A High Dairy Protein, High-Calcium Diet Minimizes Bone Turnover in Overweight Adults during Weight Loss

Jane Bowen, Manny Noakes, Peter M. Clifton

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86 Citations (Scopus)

Abstract

Weight loss induces bone resorption and this can be attenuated by calcium supplementation. Protein-rich diets were recently associated with favorable effects on bone density, although this remains controversial. We hypothesized that a diet high in calcium and protein would minimize bone resorption during weight loss compared with a lower calcium, protein-rich diet. The effects of dietary calcium in high protein diets on calcium excretion and bone metabolism were examined in overweight adults (n = 50, BMI 33.4 ± 2.1 kg/m 2) during 12 wk of energy restriction followed by 4 wk of energy balance. Subjects were randomly assigned to isoenergetic diets (5.5 MJ/d, 34% energy from protein, 41% carbohydrate, 24% fat) high in either dairy protein (DP, 2400 mg Ca/d) or mixed protein sources (MP, 500 mg Ca/d). During energy restriction, weight loss was 10% (-9.7 ± 3.8 kg, P < 0.01), and 24-h urinary calcium excretion decreased independently of diet (-1.09 ± 0.23 mmol/d, P < 0.01). By wk 16, the MP diet group had a 40% greater increase in deoxypyridinoline (bone resorption marker) than the DP diet group (P = 0.008). Osteocalcin (bone formation marker) increased from wk 0 to 16 in only the MP diet group [+2.16 ± 0.63 μg/L (+0.63 ± 0.11nmol/L), P = 0.001]. In conclusion, weight loss was associated with increased bone resorption, yet the DP diet had a modest advantage over the MP diet by minimizing overall turnover. Combined with reduced urinary calcium excretion, this suggests that a high-protein, calcium-replete diet may protect against bone loss during weight reduction.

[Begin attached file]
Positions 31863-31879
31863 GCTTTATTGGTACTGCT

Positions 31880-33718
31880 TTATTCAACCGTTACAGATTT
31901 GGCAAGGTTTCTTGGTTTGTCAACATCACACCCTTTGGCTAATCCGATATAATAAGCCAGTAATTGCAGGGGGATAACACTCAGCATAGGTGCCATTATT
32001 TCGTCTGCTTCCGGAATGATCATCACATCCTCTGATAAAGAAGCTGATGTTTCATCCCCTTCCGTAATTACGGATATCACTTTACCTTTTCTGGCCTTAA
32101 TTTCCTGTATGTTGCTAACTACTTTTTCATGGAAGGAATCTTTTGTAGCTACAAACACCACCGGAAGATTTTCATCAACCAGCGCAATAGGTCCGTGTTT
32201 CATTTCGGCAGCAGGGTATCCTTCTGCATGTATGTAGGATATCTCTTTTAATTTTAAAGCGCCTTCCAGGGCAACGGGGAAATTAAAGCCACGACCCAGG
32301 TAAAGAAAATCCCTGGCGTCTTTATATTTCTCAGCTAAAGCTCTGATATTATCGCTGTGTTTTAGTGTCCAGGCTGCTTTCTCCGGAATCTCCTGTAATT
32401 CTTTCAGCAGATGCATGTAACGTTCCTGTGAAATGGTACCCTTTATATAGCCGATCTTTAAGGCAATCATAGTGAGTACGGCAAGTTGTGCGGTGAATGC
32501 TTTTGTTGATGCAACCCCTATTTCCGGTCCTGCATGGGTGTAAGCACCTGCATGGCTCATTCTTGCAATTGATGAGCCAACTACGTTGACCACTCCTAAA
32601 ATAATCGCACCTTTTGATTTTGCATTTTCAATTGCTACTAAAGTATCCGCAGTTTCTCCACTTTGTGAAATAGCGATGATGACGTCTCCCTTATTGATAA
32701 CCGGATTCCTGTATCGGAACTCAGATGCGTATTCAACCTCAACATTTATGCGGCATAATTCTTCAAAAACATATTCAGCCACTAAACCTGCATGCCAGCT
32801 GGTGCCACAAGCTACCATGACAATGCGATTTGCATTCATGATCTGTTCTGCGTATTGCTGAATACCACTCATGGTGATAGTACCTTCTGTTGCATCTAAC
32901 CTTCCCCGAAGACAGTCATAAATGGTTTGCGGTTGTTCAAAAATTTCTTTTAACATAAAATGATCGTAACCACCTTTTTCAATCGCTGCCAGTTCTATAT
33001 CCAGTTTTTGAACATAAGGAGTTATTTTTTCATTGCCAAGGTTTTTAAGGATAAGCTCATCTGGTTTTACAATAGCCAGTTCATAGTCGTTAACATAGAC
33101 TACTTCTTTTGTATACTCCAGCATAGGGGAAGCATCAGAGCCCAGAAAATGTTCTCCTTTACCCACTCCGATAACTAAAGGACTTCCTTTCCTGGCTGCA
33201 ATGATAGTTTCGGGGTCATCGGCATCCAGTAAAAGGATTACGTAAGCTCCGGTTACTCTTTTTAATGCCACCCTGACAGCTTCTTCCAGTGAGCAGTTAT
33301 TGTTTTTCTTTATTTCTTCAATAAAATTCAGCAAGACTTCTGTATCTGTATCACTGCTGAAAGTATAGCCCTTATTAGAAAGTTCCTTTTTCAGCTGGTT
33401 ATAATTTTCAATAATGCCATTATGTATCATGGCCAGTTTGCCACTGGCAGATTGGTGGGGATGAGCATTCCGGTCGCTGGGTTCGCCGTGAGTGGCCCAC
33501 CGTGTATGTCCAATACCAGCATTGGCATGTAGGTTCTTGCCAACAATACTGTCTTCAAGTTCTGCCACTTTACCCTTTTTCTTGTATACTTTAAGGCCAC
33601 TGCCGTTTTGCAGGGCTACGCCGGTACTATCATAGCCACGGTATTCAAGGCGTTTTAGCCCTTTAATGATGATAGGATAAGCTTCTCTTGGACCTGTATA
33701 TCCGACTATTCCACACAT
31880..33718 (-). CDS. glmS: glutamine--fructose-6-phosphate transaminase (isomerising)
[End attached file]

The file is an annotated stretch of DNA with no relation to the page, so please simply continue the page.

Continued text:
Original languageEnglish
Pages (from-to)568-573
Number of pages6
JournalJournal of Nutrition
Volume134
Issue number3
Publication statusPublished - 1 Mar 2004
Externally publishedYes

Keywords

  • Bone turnover
  • Calcium
  • Dairy
  • Humans
  • Weight loss

ASJC Scopus subject areas

  • Medicine (miscellaneous)
  • Nutrition and Dietetics

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